Every year, Auburn University hosts thousands of 7–12th grade students for Engineering Day — a day designed for students and families all over the country to come and explore what the University’s engineering departments have to offer.
“E-Day gives students the opportunity to get a more in-depth look of a particular kind of engineering,” said Sydney Riley, K–12th grade student coordinator for the Samuel Ginn College of Engineering. “Students ... get to see classrooms and lab spaces and get to see what being an Auburn engineering student is really like.”
Riley said that E-Day has been around since 1985, based on an ad itinerary from that year.
“Why it began, I’m not sure ... they used to have Engineering Week, so we think that E-Day used to be a day during Engineering Week,” Riley said. “We found it’s easier just to pick a day in February, so we picked the last Friday in February, and that’s what we’ve stuck to.”
This University event is coordinated by the College of Engineering year-round.
“We actually start coordinating the Monday after E-Day every year,” Riley said. “E-Day takes place on the last Friday of every February, which is great because we know that date is never going to change. That next week we really see who actually came to E-Day, we see feedback surveys, we see in what way we can make things better.”
Riley said everything cranks up in August.
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“That’s when I have to meet with all the different campus partners, parking, communications and marketing,” she said. “[I] make sure all that goes out to AU News Weekly, so I can make our map and itinerary.”
This is the first year E-Day was held in the Brown-Kopel Engineering Student Achievement Center.
“We’re really excited to show our prospective students what we have to offer here, and this building is one of those resources for them”, she said. “Once they get here they can really see everything. We actually sent over 12,000 pieces of mail to 7–12th grade students as well as schools that are in our database”.
Schools and individual students from all over the country make trips to Auburn just for this one-day event.
“This year we had 113 schools sign up,” Riley said. “We have a lot of schools that bring in a lot of students while they’re here, and then we also have individual registration.
She said last year, they had 1,200 students register individually that weren’t included with a school.
Riley said that the total count for last year was 2,645 students attending E-Day, not including students that registered the day of the event.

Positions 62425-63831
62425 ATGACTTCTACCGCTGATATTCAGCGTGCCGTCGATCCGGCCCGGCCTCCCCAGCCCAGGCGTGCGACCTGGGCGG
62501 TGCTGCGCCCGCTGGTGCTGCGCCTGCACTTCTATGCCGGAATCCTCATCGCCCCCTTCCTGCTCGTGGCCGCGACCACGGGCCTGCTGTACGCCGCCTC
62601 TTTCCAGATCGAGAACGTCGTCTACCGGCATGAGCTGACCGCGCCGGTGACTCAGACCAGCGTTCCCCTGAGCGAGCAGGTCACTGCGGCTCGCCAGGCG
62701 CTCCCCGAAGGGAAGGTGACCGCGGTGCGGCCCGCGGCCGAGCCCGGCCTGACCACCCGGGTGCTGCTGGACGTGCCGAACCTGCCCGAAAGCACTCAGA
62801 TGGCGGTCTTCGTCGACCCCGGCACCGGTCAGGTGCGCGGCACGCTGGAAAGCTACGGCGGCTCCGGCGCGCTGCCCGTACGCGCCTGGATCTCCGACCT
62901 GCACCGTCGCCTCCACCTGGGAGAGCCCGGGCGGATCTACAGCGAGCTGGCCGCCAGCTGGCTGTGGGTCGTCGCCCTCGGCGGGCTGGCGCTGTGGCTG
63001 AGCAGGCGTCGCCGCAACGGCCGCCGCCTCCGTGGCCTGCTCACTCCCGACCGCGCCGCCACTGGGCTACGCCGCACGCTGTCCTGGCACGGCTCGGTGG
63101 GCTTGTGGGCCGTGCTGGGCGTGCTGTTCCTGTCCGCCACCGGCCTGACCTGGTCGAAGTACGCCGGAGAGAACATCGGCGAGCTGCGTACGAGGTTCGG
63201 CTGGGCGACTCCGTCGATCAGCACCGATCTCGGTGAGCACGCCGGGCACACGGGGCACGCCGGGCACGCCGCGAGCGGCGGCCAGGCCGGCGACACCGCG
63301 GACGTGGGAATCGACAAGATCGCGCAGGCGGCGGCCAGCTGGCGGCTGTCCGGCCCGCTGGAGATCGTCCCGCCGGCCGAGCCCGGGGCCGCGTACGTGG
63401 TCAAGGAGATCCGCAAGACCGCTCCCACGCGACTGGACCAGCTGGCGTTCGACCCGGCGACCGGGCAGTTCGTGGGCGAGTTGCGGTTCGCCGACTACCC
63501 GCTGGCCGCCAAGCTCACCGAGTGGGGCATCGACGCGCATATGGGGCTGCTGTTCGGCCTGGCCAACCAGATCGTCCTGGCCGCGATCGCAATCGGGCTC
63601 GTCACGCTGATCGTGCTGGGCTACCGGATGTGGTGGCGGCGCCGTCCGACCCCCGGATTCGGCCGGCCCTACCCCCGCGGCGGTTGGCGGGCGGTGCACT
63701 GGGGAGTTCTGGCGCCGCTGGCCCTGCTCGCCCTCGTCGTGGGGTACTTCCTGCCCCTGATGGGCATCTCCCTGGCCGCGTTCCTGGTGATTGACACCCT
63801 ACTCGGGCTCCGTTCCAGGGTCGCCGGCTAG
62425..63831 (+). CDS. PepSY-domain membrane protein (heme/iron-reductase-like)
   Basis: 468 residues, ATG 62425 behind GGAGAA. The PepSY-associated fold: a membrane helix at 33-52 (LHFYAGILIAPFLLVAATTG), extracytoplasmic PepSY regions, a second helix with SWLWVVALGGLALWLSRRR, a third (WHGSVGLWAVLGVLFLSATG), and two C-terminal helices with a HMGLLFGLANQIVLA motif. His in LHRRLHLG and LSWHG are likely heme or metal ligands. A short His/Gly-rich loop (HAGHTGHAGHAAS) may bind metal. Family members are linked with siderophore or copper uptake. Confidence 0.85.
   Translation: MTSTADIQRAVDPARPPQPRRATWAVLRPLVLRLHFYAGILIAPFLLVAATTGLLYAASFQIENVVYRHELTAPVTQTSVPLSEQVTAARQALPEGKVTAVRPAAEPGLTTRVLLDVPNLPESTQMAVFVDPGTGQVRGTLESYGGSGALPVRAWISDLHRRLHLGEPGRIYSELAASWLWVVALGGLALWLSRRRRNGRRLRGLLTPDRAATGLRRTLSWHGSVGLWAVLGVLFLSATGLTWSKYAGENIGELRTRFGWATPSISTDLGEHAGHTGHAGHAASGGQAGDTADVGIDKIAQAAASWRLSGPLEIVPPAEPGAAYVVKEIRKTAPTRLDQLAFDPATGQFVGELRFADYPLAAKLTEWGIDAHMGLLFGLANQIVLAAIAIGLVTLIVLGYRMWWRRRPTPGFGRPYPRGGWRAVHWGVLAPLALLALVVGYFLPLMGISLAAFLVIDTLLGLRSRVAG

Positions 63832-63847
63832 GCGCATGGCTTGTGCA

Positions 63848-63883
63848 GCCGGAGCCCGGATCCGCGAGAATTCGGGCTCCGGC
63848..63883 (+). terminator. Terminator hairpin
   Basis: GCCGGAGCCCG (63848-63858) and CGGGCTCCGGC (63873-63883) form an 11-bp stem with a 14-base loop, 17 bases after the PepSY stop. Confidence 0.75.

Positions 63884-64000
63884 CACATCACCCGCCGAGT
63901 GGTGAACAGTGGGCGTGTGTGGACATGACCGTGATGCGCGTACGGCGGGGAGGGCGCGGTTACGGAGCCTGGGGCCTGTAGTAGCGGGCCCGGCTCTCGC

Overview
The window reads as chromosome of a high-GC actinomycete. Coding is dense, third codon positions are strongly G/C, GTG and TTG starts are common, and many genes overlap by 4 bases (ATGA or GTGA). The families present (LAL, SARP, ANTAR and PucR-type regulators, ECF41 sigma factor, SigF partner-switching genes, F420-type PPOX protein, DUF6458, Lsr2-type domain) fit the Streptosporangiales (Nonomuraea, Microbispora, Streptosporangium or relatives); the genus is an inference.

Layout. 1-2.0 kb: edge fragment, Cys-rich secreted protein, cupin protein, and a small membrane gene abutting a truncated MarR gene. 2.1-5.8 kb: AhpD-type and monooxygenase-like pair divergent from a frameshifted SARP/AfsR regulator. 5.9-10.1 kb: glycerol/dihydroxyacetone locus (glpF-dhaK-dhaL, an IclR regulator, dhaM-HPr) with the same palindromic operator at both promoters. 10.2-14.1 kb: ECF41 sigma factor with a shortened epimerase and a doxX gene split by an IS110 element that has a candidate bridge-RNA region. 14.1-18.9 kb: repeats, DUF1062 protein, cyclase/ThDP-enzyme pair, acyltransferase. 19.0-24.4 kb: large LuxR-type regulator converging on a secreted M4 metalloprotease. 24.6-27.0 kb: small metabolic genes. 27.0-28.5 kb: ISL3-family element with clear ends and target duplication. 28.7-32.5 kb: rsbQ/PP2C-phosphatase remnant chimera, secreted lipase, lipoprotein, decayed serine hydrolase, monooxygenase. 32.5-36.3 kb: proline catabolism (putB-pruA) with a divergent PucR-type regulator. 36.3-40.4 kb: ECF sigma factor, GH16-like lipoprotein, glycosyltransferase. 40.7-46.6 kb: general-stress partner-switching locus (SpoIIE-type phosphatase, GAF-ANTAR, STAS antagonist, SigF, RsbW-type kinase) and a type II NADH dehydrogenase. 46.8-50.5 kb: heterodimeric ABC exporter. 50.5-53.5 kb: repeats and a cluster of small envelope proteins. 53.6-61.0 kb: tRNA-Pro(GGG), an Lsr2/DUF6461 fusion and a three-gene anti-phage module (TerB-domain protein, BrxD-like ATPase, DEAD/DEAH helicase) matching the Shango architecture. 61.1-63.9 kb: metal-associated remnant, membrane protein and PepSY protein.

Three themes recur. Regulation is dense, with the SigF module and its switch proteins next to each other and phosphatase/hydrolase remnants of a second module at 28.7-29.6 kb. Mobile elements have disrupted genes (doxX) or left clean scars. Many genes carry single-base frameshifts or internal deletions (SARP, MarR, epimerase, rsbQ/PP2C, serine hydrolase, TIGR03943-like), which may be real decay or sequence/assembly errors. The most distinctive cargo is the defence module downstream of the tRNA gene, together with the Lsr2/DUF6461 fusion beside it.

“Usually we’ll have 200 – 300 students who do not preregister,” Riley said. “So that’s usually close to 3,000 students every year, and that does not even include their families.”
Students come from all over the country for E-Day; it’s not just schools in Alabama.
“70% will come from Alabama, just because it is more convenient,” Riley said. “30% of our participants are from out of state.”
Riley said that the University gets schools from states like California, Hawaii, New York, Texas, Colorado and Michigan.
“People will come, stay the night and just make a whole weekend out of it,” Riley said.
Auburn students are also a big part of making E-Day happen. Riley is in charge of the student volunteers for E-Day.
According to Riley, close to 540 Auburn engineering students are part of E-Day.
Those students are the ones that volunteer for most of the outreach events.
“Every department will have their own tour, and it’s the students who lead those tours,” Riley said. “The students can also be a part of doing hands-on activities during E-Day.”
This E-Day is Riley’s third E-Day working for the College of Engineering. Part of her role is to go and visit schools all over the state as an Auburn University representative.
“My role is really to show them what engineering is,” Riley said. “[Engineers] use their skills to solve a problem and tackle all the challenges of the world.”
In that time, she said she’s noticed that students in grade school levels who might have interests in engineering enjoy problem solving.
“Engineering is very much hands-on,” Riley said. “It is more than being good at math and science, and we’re excited to plant that seed in students early.”
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